7 Year Old Daughter Issues

Discussion in 'General Parenting' started by Shanz, Sep 24, 2016.

  1. Shanz

    Shanz New Member

    My daughter has been struggling with different changes in her life such as her baby brother being put into foster care, grandparents splitting up, moving houses etc and that's when her behaviour started from 4 and a half years of age. Such as throwing tantrums yelling screaming telling people to shut their mouth name calling braking things refusing to do anything making messes when someone has cleaned up one mess she goes and makes another one, refuses to go bed on time, helps herself to people stuff, the list goes on. She is really good at school just not at home. She always expects something when you go shopping and has meltdowns when you no in a shop. I've tried sticker charts to reward for good behaviour I've tried praising her when she is good plus a few other things. I'm at my wits end and going insane. My daughter is 7 now and we can't keep living like this. I love her to bits but the more I'm putting up with her behaviour its starting to push me away from her which I Dont want. Please help me before I lose my mind.
  2. ksm

    ksm Well-Known Member

    I guess my big question is why is her baby brother in foster care? Is she getting professional help? Does she get visitation with her brother?

    I think you need to reach out to community mental health care and any services that will help both of you thru this difficult time.

    We adopted our two granddaughters when they were 5 and 7, but their older brother, who was 9 was placed with his bio dad. (His dad was not the girls father) It's a loss that is hard for siblings to deal with.

    Keep in touch, I am sure others will post soon.

  3. susiestar

    susiestar Roll With It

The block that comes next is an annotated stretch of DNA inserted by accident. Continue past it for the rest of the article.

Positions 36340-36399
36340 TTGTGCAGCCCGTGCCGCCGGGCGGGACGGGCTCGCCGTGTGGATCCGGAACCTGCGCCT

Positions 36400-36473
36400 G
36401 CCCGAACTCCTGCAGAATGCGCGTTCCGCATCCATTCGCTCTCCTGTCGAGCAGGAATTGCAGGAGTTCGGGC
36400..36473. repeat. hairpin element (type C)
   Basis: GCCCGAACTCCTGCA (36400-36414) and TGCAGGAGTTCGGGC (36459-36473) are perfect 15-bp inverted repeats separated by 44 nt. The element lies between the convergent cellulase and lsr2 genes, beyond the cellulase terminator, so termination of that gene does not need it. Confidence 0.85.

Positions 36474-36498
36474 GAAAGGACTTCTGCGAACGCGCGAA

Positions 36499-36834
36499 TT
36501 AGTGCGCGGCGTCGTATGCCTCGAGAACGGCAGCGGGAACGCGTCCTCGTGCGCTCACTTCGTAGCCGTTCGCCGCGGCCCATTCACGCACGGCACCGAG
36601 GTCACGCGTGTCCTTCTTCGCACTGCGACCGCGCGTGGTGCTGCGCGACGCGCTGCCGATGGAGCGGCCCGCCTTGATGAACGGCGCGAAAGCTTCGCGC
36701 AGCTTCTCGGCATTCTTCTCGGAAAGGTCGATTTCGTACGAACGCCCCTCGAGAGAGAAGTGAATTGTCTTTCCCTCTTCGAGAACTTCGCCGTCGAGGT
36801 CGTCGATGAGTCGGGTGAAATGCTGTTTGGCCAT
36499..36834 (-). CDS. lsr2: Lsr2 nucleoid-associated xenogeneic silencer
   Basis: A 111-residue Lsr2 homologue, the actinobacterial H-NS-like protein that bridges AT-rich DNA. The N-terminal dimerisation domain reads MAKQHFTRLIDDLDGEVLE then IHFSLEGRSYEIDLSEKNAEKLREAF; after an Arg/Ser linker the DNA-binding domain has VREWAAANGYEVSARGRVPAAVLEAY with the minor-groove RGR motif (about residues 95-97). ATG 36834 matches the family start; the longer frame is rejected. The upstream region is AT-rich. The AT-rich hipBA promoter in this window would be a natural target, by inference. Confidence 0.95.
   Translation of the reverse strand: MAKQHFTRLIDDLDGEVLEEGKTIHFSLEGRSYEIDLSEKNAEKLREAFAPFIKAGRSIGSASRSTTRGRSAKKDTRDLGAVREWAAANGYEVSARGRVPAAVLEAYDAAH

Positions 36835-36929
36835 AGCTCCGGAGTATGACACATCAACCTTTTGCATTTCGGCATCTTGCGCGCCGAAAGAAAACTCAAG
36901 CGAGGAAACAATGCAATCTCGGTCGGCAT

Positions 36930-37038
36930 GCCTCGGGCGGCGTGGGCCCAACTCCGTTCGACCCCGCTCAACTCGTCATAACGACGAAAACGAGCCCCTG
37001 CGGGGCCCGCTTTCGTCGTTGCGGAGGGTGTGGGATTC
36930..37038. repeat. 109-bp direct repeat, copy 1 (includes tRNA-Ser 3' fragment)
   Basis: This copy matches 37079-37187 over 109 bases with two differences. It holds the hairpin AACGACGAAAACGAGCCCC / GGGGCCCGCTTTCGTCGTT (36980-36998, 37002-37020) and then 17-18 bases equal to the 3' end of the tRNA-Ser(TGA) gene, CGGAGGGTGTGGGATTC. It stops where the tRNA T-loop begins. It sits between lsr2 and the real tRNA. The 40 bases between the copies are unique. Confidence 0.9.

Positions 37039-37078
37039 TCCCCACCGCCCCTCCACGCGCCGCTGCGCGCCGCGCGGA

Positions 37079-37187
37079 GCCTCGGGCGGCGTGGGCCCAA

It is very hard for a child to adjust to such huge life changes. Though it does not make sense to adults, children almost ALWAYS blame themselves for these changes. Then they feel unworthy of love, as though they did something wrong, and they often act out to push away those they need the most.

    Please make sure she sees a GOOD child therapist. It needs to be someone you can trust AND someone she can trust. We saw several when my children were young. It took several tries each time to find just the right person. Dr Y, the best we ever saw, was truly incredible. I was able to trust her totally and so was my daughter. Generally I insist on knowing the basics of what goes on in a session, and on being there for at least a few sessions until I am comfortable with the therapist and the dynamic. By the time my daughter was 9, I was fully comfortable allowing them to have sessions where I didn't need to know the details until such time as my daughter was comfortable talking to me about them. In two cases the doctor pushed and insisted that I know right away. Both times were when my older son had hurt her in the middle of the night without me knowing. Giving them this trust, trust that my daughter would tell me when she was ready and trust that the doctor would know when I needed to be told right away, enabled us to help my daughter cope far better than had I not found the doctor we could trust.

    I agree that if it is humanly possible and safe, she needs contact with her brother. In some cases a sibling may be dangerous to another sibling, but even then they at least need supervised and structured visits or phone calls so that she can learn that it is not her fault and that family just doesn't disappear.